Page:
7.1. Lack of Awareness and Access to Training

A survey into the construction industry conducted by CITB-ConstructionSkills in 2009 found that over half of all construction employers thought that there was a lack of skilled workers in the industry, and that this was expected to get worse [CITB-ConstructionSkills, (2009) Getting Building Britain Back on Track. London: CITB-ConstructionSkills]. This implies that the role of training and the quality of the training being carried out was not of a sufficient standard to fulfill the needs of the industry, and its failure to reach this standard could have serious long-term negative effects. The survey also suggested that the lack of skills would also increase the level of health and safety risks in the workplace. This problem can potentially be as a result of negative commodity effects with the focus of training between employers and workers moving towards a minimum effort approach due to economic climates in recent years. Furthermore, the industry is constantly recruiting and with high staff turnovers the employers find it difficult to source future employees that possess the correct skills to perform the work. £7.5m funding from ConstructionSkills, the Sector Skills Council and Industry Training Board for the construction industry, into research by Loughborough University, aims to tackle these problems in 2010. This is backed further in the 2011-12 Business Plan from the ConstructionSkills Sector Skills Council, suggesting that a strategy is to improve the status and quality of learning in the construction industry. This will ensure that awareness of training will begin to move from the current low levels and begin to attract employees both young and old who wish to learn new skills to improve their career prospects. Furthermore, this should aim to provide employers with a clearer and improved outcome of what to expect from the training their employees are participating in. This will begin to erode the effects of negative commodity by providing a higher quality training standard and enhanced skills outcome through quality training.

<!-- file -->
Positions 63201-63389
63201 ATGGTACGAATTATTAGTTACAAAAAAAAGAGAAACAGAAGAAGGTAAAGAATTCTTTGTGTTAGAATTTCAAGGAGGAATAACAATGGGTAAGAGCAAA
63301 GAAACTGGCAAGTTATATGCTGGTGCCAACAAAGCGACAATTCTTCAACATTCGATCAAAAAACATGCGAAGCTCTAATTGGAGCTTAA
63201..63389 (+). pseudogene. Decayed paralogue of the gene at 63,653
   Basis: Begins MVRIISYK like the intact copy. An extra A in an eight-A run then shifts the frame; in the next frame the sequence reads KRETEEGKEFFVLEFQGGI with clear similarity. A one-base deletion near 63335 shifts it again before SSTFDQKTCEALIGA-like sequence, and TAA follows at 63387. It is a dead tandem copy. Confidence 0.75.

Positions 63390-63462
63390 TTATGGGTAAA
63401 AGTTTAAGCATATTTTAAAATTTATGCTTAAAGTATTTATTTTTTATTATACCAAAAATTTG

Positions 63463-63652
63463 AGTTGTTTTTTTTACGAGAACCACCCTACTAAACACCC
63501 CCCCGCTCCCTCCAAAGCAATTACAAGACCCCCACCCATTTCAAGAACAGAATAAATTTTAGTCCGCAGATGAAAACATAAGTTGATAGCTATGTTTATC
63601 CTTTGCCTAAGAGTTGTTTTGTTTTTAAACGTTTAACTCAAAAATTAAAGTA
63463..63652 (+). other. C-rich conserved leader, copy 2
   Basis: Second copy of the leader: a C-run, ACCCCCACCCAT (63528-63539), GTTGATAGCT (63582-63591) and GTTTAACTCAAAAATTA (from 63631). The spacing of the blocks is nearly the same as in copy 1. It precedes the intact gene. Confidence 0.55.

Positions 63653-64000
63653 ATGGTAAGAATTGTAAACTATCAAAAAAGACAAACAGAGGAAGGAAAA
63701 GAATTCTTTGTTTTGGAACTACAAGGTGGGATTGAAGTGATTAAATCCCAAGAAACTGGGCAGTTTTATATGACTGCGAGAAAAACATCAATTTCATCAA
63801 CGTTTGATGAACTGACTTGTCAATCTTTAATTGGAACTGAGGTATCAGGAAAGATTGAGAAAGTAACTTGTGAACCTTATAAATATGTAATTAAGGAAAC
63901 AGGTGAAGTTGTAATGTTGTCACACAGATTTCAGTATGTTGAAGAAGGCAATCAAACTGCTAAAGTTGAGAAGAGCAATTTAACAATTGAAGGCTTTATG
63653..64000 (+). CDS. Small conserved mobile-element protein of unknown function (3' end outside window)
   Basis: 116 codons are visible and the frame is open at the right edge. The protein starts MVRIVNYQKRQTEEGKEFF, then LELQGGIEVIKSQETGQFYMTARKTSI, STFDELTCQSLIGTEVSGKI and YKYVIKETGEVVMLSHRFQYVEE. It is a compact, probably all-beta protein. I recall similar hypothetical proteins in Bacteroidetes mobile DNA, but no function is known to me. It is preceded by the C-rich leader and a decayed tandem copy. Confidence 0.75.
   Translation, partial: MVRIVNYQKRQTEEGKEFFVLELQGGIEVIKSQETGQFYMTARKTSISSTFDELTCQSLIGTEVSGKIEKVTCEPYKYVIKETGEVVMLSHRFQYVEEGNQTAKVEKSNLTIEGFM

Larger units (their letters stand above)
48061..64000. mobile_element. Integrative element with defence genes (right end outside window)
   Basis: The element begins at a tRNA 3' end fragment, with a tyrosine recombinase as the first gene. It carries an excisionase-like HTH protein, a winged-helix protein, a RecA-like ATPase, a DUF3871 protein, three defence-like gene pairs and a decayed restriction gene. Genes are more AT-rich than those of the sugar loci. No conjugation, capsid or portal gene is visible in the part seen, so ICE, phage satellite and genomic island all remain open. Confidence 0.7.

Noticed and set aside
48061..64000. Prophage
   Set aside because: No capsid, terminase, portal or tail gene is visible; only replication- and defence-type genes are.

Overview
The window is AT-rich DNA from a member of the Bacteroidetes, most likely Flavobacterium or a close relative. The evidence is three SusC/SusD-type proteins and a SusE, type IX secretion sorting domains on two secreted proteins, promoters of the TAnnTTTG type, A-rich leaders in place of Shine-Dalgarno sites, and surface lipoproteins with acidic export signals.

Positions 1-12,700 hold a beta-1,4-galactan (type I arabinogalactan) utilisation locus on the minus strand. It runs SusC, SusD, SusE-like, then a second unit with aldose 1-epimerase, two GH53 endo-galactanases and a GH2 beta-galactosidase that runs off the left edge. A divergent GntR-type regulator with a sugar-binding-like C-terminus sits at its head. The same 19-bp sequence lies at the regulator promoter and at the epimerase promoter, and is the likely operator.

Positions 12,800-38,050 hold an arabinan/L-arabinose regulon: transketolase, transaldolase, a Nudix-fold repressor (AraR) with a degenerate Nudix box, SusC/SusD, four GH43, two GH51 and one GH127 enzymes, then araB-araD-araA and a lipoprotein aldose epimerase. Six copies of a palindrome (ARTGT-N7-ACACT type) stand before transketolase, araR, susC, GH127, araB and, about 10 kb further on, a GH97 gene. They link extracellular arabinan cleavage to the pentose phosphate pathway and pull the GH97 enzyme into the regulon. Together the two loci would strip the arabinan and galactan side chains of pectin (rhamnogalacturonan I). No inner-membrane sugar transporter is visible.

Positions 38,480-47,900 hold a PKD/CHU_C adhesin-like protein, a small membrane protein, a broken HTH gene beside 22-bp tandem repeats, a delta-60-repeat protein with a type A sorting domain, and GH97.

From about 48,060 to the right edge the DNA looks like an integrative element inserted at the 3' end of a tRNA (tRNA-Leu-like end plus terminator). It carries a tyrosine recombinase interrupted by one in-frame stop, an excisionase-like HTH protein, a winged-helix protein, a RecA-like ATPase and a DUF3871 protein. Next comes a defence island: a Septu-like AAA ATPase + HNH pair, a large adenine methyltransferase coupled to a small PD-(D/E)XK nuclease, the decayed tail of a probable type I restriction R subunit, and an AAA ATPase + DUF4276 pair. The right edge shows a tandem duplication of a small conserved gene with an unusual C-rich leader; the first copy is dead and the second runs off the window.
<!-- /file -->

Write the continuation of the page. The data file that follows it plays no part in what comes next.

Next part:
7.2. Retaining Skilled Workers in the Industry

Building firms have also taken this into their own hands, with the upsurge of group training associations, in a joint effort to make training more cost-effective for small companies who do not have the resources to release trainees off-site and leave workloads unattended.

According to the Construction Industry Training Board, one construction worker in five changes jobs more than once a year, which is 5% higher than the average for all industries. In an incentive to try and increase the numbers of long-term employees within companies, the government has introduced a grant for companies who take on apprentices aged 16 to 24, which has been raised from £1000 to £2500.

One reason for the past lack of apprentice-style training in the industry compared to other European countries was due to the vocational qualifications being devalued and portrayed as second rate. This has been addressed to some extent with the NVQ system, but the main issue here is that once trainees learn enough to get a higher-paying job elsewhere, they tend to leave the industry.

Currently, construction is an aging industry. As more and more skilled workers approach retirement, the numbers of skilled workers are growing increasingly thinner. Using the CITB’s Construction Skills Network research, the Federation of Master Builders reports that 400,000 workers will leave the construction industry within the next 10 years. Due to this massive loss of skilled workers, it is imperative to start training the younger workers and retain them for the long term.

7.3. Continuous Professional Development (CPD) Programs

A major component of CPD is the improvement of soft skills, a desirable prospect for the industry looking to improve the quality of its workforce. By preparing a workshop, training seminar, or online course in things like managing others, effective diversity in the workplace, or communication strategies, the worker who attends will be able to improve their professional progression through learning how to handle more responsibility in the field. This can mean striving for a higher role in construction or giving opportunities for workers to share their knowledge by becoming a teacher or assessor in their respective field. An improvement of soft skills is also said to directly increase the retention of a skilled worker. While the learning occurs in the classroom, its implementation will be exercised in everyday working life. A worker who has bettered their understanding of the managerial role will aspire to a position giving a chance for self-application, and a successful communicator will find resolution to problems on the job more effectively.

The CSCS states that CPD is “the means by which professionals maintain, improve, and broaden their knowledge and skills and develop the personal qualities required in their professional lives.” This is a program designed to ensure that the knowledge of a qualified worker is consistent with the latest legislation, technology, and working techniques in their respective field. It is a requirement that all skilled workers become CSCS members.

While apprenticeship provides a solid foundation of learning for the construction industry, it is a 4-year-long program, and in such a rapidly evolving industry, a track of consistent learning needs to be established. According to Pilbeam’s percentages, 80% of a tradesperson’s expertise is built on the initial 20% of their training. The remaining 20% of their knowledge is built over the final 80% of their career. In essence, it is saying that the longer you learn something, the more you understand it.

8. The Future of Construction Training in the UK